April 8, 2011
To every Journalist and Media Reformer assembled here in Boston:
How does the Big Lie flourish and prosper? By being criminal beyond belief. By operating in safety behind a towering "never happen here" wall of denial. By a foolish assumption of immunity. By being too big a story to be a story within the bounds of journalistic decorum.
The gruesome truth is that American elections can be rigged and are being rigged because the American media treats election rigging as something that--all evidence notwithstanding--could never happen here. Period, end of story, move on.
And we are moving on. To an unrecognizable America. An America in which, when even obscene amounts of cash can't buy enough votes, those votes can be manufactured (added, switched, deleted wholesale) in the darkness of cyberspace. It's too easy. And it's happening. A Big Lie is consuming America.
We ask each of you in turn--reporter, editor, commentator, reformer--are you willing to sit back and let this happen on your watch? Can you take 15 minutes to stand before this picture, taking it in, and then ask yourself, if we have been persuasive, what you are going to do?
Let's begin with the voting and counting process itself. It is now virtually everywhere in America a computerized process and those computers are under the proprietary control of a handful of corporations. Would you cheerfully hand your vote to a little man behind a curtain and wait for him to come back out and tell you who won? What if he were wearing a "Peace" button, or a "Palin-For-President" button, or some other partisan identifier?
How is what we are doing as we vote in America any different?
Study after study--from Princeton, to Johns Hopkins, to NYU's Brennan Center, to the California Secretary of State's office, to the GAO itself ( see http://tinyurl.com/3hz7xj2 ) --conclude that this counting process is obscenely vulnerable to insider manipulation and outsider hacking. So have many studies examining computerized voting abroad--which is why countries such as Germany, Ireland, and Holland have begun turning back to human counted ballots. There is consensus verging on unanimity among the experts.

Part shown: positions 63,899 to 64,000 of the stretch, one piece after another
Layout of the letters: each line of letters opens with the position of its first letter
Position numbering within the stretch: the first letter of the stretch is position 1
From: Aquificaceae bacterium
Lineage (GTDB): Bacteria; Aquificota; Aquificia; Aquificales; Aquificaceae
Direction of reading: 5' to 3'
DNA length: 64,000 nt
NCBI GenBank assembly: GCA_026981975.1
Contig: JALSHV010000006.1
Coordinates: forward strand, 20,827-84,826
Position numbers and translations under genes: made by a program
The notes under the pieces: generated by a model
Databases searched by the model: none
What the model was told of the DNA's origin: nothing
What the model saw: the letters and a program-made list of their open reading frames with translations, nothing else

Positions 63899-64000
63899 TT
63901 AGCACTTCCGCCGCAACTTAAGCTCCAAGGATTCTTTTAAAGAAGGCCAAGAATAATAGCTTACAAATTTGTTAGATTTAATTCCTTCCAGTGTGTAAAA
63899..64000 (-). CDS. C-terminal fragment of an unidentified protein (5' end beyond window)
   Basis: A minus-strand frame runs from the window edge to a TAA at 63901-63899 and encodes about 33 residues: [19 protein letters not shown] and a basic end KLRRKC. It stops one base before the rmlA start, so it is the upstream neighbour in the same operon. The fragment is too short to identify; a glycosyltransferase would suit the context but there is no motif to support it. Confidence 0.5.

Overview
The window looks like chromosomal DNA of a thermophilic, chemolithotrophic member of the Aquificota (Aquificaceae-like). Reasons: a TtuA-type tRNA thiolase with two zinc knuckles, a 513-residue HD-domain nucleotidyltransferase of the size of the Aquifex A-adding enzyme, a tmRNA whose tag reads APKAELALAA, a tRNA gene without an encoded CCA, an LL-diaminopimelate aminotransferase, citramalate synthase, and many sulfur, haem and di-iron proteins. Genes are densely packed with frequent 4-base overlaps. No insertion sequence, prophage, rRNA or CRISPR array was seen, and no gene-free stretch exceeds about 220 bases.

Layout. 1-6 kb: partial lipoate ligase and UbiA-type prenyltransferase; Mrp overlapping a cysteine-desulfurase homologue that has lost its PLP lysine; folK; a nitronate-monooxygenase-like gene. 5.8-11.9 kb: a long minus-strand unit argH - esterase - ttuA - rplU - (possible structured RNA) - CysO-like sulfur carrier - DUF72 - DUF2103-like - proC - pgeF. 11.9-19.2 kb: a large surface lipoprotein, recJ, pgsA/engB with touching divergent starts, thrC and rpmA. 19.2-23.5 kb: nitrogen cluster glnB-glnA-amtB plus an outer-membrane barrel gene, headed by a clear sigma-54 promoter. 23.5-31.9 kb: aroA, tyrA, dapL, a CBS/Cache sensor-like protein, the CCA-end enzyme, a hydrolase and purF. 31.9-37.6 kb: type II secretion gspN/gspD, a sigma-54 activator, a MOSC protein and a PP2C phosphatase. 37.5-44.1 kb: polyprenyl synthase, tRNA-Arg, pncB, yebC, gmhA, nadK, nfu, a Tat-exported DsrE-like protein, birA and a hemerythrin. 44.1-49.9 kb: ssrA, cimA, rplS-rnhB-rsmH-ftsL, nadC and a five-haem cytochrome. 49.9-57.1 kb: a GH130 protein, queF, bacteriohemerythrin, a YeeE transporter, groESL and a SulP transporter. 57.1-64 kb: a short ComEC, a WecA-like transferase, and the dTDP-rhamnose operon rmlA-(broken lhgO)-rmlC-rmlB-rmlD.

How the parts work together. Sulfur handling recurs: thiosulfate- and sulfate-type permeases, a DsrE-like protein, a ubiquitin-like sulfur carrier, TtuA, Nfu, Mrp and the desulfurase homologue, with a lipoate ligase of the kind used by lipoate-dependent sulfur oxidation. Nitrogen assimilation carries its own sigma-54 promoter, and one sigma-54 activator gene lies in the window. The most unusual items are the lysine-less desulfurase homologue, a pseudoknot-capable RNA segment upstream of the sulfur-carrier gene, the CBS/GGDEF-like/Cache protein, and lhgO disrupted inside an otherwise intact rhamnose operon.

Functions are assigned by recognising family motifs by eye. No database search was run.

How comfortable are you with that? Can you go about your business with democracy hanging from such a thin thread, with America that exposed to a silent coup?
Perhaps we should leave it there. Because it makes sense, does it not, that we can't continue to accept the risk of systemic sabotage inherent in such a counting process. Not when a return to public hand counting of the federal and statewide contests would restore transparency and remove the risk of wholesale manipulation, at a civic burden far smaller than jury duty. Surely we can take a few hours every two years to count some votes for our democracy.
It is a slam dunk. Or should be. Except . . . , as with global warming and other incipient disasters, mere vulnerability to something that might happen proves to be a poor motivator of decisive and courageous action. We reform in the wake of calamity, not in anticipation of it.
And here we come to the crux of our dilemma and to our Catch-22. Because as long as we speak or write about vulnerabilities and hypotheticals, there seems to be at least the hope of dialogue. Heck, some among the media--Lou Dobbs comes to mind--have raised the very issue in the run-up to elections: "Will Your Vote Be Counted? Tune in tomorrow." But that permissible question proves transient, and it evaporates as the votes are counted on Election Night and following. Any attempt to offer evidence of actual manipulation, actual theft? Not welcome. Forget it. Omerta.
How come? Is it because it remains beyond the pale of belief that such easy vulnerability is actually being exploited? This even in the age of Barry Bonds, A-Rod, Lance Armstrong, Alberto Contador, Bernie Madoff, Goldman Sachs, and the whole parade of high-stakes cheating scandals, not to mention the mounting wave of cybercrime, to which even sophisticated financial institutions and the Pentagon have proven vulnerable? Elections are the highest stakes game of all.
(Note: You can view every article as one long page if you sign up as an Advocate Member, or higher).